Listen to the sermon: online, iTunes podcast or Google Play Music

In this lesson, we’ll offer some solid, proven ideas, based on the fact that, when they’re dying, everyone needs COMFORT.

CONFRONT MY OWN FEARS

Read Genesis 3:10. Why was Adam afraid of God? Dealing with a friend who is dying causes us to confront our own mortality, and that makes us uncomfortable. We don’t know what to say or we fear saying something stupid that could make the situation worse. How can we overcome that fear in order to minister to our dying friend?

Share a time when you felt good about words of comfort spoken to a dying person, or of regret for words of comfort left unspoken. By the way, what do you think Jesus would tell us to do with our regret?

OFFER PHYSICAL PRESENCE 

What is the source of David’s comfort in Psalm 23:4?

In this modern age of cell phones, text messages and emails, why is a physical hug more meaningful than comfort given from a safe, electronic distance?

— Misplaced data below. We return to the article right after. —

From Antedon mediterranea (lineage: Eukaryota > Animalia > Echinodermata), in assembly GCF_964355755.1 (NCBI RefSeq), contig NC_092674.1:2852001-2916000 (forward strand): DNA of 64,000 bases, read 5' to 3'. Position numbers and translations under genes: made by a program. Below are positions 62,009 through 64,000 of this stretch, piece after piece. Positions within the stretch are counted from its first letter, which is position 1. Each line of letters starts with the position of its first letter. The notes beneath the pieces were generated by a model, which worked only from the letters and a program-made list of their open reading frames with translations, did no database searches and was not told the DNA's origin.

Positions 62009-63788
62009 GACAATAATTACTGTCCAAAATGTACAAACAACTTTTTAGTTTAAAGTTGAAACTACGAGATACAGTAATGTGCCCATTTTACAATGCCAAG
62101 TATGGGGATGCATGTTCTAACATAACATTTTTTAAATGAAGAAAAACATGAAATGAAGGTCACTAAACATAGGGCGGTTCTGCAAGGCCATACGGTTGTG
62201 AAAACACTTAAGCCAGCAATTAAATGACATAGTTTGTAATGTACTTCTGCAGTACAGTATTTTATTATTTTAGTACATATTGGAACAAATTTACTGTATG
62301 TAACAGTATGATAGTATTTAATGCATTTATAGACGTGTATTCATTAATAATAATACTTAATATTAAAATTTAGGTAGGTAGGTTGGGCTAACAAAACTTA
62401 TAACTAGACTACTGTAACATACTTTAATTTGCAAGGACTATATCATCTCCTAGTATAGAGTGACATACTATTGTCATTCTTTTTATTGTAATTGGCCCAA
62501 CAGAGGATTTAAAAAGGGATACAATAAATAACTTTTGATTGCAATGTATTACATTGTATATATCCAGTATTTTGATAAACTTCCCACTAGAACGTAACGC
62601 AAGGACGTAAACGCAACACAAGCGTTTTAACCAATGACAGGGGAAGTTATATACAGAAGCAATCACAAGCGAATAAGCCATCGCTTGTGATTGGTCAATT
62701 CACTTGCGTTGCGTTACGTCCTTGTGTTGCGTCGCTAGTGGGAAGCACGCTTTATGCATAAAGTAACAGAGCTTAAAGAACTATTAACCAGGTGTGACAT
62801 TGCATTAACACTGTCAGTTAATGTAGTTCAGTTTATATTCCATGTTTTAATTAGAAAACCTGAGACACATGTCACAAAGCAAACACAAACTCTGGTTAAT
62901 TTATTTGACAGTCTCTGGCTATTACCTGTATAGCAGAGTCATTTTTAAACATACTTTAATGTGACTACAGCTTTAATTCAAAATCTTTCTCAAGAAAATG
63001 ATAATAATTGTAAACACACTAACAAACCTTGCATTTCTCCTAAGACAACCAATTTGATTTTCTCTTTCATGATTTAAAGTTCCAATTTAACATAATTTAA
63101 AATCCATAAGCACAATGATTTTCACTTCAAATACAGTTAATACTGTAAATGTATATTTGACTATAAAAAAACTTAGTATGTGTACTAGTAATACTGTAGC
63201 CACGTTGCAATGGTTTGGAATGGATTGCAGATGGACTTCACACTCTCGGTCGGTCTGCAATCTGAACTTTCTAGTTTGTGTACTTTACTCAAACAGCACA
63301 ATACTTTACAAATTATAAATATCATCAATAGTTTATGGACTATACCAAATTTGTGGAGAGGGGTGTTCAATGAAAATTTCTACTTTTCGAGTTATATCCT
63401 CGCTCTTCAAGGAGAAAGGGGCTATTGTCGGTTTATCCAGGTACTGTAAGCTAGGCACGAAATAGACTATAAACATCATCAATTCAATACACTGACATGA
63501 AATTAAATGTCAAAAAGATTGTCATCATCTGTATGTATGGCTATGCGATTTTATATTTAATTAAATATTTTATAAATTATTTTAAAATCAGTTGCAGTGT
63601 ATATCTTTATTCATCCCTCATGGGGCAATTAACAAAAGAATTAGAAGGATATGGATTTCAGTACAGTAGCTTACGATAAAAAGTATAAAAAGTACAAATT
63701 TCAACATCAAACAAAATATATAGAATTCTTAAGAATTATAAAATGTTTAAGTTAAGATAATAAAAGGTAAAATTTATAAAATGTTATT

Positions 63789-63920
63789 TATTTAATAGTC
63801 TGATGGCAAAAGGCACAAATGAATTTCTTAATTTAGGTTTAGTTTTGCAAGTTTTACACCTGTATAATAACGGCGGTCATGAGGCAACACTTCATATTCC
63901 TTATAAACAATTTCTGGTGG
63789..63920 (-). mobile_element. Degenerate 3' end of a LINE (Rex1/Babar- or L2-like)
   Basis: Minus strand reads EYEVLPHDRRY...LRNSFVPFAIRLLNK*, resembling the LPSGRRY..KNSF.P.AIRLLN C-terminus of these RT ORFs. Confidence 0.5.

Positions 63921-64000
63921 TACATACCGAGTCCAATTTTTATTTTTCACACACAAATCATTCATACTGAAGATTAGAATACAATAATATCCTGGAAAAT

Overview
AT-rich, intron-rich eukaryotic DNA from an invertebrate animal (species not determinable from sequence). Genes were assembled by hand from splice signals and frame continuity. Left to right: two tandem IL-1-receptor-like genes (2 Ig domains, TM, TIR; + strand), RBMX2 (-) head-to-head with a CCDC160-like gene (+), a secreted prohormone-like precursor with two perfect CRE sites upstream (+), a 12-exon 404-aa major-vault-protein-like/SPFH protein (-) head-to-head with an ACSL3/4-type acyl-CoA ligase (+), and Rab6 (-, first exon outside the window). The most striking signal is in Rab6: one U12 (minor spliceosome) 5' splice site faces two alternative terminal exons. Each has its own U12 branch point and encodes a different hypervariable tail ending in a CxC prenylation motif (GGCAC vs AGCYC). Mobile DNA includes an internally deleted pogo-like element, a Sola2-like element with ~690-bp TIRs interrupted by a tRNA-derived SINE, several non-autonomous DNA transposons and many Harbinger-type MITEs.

Two of the greatest fears when people are dying are fear of abandonment and fear of dying alone. Even holding the person’s hand or touching their elbow can help. Discuss other ways you can comfort someone feeling these fears.

MINISTER WITH PRACTICAL ASSISTANCE

In Psalm 38:7, 8, how does David describe his affliction?

When people are dying they often fear losing control. That’s why offering a dying person a choice—even in a small thing—brings them comfort. What are some small tasks you can do for a dying person?

FORTIFY THEM WITH EMOTIONAL SUPPORT

Read Galatians 6:2. What are we to do for one another?

One way to give emotional support is to pray for the person. Don’t know what to pray? Pray back what the person says. For example, if they say, “I’m worried,” then pray about their worry. How you would pray for a person who is in pain? What are other practical ways you can show emotional support?

OPEN THEM UP WITH QUESTIONS   

What does Proverbs 20:5 encourage us to do with another person?